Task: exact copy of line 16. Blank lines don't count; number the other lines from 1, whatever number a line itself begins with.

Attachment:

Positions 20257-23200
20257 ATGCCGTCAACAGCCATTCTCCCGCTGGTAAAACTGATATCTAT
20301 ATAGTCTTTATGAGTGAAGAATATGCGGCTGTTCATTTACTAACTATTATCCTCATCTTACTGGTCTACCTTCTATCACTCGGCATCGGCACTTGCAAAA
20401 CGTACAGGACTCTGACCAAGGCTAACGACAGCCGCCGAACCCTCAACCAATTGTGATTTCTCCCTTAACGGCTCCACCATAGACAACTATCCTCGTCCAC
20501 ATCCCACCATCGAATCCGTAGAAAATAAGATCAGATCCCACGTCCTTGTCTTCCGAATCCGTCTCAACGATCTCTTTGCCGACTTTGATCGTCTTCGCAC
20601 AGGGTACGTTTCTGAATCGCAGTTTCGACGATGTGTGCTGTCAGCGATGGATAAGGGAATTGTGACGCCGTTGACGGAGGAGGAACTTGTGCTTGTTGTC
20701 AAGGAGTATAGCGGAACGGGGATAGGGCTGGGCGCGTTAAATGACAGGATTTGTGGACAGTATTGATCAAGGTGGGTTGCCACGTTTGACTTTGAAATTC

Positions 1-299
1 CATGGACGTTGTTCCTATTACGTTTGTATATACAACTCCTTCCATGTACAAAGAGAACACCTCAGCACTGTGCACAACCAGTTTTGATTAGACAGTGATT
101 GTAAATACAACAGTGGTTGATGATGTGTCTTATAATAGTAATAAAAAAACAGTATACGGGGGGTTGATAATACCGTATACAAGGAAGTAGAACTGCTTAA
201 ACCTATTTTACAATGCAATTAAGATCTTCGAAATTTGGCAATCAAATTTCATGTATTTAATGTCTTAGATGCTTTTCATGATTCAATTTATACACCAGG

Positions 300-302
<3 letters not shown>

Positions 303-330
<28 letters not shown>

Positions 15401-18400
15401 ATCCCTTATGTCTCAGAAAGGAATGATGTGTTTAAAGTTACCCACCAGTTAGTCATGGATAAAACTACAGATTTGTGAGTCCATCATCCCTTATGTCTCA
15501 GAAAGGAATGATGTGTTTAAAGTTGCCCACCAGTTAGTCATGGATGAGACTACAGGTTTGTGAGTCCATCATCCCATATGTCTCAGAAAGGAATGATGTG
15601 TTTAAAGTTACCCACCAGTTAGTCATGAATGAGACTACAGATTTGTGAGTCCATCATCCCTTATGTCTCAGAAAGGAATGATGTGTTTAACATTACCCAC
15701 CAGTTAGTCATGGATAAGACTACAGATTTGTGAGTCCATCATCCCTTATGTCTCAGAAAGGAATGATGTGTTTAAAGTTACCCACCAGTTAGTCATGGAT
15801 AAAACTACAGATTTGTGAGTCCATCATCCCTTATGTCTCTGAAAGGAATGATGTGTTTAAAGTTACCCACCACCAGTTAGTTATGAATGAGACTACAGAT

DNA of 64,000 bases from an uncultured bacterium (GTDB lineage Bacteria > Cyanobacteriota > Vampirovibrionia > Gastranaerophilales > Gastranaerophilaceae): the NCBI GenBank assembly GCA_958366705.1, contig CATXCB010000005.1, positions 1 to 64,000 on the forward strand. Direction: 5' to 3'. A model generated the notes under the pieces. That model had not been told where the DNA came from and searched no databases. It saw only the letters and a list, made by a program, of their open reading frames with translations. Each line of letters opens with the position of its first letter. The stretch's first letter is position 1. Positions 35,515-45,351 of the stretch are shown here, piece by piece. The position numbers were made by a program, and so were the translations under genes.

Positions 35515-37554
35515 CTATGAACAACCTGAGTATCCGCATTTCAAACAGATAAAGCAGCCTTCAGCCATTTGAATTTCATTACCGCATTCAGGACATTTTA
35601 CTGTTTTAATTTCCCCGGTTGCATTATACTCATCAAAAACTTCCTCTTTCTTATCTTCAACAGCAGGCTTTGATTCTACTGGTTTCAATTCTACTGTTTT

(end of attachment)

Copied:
Positions 15401-18400